Big John Patton wasn't big. Playing the organ-combo circuit in late 1961 and early '62, a club owner began calling him Big Bad John." The name was inspired by Jimmy Dean's record, Big Bad John, which was released in September of that year and went to #1 on Billboard's pop chart in early November. Patton told an interviewer he resisted the name at first but soon came to like it. It's unclear whether he deleted the word bad" or Blue Note gave his name a shave so it would fit on record covers and labels.
What set Patton apart from many of his organ contemporaries in the 1960s and early '70s was his attack on the instrument. Rather than treat the organ like a set of drums with keys, Patton was gentler and more at home creating a subtle, soft, infectious groove. All of his solo albums and records as sideman in the 1960s were for Blue Note. In the 1970s, he recorded a couple of albums for Muse and a few other labels, but for the most part his recording career slowed considerably after 1970.
A nice entry to Patton's style is That Certain Feeling. Recorded for Blue Note in March 1968, the album featured Junior Cook (ts), Big John Patton (org), Jimmy Ponder (g) and Clifford Jarvis (d). All of the album's songs were written by Patton except for one—Jimmy Watson's Daddy James. The balance were String Bean, I Want to Go Home, Early A.M., Dirty Fingers and Minor Swing. Junior Cook, a terrific soul-jazz tenor saxophonist, plays cool and dry here, grooving with Patton rather than taking brash, hard-bop solos.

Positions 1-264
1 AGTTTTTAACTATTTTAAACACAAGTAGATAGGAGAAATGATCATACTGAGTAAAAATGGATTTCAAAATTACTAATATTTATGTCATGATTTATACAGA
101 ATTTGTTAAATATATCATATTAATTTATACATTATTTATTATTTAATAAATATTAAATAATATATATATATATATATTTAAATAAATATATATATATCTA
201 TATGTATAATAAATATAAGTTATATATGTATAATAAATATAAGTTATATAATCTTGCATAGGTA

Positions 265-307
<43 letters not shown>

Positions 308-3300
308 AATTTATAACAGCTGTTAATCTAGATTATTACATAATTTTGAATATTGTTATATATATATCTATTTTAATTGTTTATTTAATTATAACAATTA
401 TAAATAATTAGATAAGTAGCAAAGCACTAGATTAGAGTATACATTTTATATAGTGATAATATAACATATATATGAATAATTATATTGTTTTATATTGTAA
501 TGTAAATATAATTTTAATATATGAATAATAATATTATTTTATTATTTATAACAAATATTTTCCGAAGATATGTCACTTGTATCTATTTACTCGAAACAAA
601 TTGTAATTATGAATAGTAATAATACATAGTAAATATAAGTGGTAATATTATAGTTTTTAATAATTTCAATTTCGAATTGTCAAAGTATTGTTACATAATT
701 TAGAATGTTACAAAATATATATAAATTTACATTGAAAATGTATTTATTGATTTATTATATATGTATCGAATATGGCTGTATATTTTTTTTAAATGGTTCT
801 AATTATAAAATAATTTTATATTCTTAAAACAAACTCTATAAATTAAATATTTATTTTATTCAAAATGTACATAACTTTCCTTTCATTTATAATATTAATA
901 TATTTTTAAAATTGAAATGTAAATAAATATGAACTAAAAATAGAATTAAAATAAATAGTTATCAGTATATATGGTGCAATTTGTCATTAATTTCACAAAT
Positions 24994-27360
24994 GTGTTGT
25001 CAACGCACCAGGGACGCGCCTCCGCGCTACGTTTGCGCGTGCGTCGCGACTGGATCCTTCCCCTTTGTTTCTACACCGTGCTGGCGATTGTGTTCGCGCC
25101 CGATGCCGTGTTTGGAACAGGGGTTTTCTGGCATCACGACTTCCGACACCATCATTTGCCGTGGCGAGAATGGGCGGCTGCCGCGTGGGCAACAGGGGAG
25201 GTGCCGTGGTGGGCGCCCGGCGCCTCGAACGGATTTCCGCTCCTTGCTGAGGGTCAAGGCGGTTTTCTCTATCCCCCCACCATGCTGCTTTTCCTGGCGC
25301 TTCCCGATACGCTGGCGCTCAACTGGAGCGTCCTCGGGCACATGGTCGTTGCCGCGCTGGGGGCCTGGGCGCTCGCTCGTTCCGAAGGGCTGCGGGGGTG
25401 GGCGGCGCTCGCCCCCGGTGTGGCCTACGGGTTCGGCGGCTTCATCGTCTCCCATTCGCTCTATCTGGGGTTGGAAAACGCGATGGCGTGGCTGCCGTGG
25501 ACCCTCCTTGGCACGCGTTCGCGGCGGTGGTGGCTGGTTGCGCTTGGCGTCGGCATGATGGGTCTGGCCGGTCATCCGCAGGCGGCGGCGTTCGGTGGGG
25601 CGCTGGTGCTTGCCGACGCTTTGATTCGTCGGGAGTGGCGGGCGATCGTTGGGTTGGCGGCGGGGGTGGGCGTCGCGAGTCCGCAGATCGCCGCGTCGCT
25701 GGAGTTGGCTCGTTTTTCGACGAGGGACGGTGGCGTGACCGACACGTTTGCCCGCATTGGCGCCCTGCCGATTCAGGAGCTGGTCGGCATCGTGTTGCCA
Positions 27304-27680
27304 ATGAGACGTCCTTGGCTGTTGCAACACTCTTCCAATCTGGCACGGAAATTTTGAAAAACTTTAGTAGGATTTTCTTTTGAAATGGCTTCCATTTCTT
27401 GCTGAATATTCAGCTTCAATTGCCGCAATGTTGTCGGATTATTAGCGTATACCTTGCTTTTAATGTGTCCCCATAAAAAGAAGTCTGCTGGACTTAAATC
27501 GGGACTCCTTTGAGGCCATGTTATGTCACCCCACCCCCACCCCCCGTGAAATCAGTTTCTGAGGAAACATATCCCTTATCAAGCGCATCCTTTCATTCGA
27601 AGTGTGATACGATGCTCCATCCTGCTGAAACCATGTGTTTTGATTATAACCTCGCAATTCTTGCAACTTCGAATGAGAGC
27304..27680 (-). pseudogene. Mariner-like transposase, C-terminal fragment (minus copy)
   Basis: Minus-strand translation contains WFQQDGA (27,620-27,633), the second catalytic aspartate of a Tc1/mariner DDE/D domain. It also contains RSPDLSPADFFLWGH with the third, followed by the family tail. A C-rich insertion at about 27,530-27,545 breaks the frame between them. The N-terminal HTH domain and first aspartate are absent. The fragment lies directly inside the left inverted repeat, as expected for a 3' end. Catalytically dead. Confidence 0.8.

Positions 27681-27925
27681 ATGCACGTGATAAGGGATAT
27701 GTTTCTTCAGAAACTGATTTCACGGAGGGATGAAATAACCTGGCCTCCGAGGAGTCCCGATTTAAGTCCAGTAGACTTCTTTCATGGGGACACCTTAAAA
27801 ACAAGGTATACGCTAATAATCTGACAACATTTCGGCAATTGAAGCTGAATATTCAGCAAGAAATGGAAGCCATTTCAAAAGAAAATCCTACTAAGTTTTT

Of particular note on this date is guitarist Jimmy Ponder, who brought a good deal of soul and heat. Ponder and Patton were a perfect match, with Ponder stirring Patton's sound as songs simmered. Ponder had a strong hand for rhythm guitar but he also could wail on solos. Dirty Fingers is a great example of the Patton-Ponder synergy. Patton favored soul-jazz guitarists, particularly Grant Green, with whom he recorded 17 albums—nearly his entire output for Blue Note. Ponder was a fabulous sub.
It's hard to know what Patton did from the late 1970s through the early 2000s as his recording career slowed. My guess is much of his time was spent playing gigs.
Big John Patton died in 2002. For more on Patton, go here.
JazzWax clips: Here's the mighty Dirty Fingers. Dig the interplay between Patton and Ponder...
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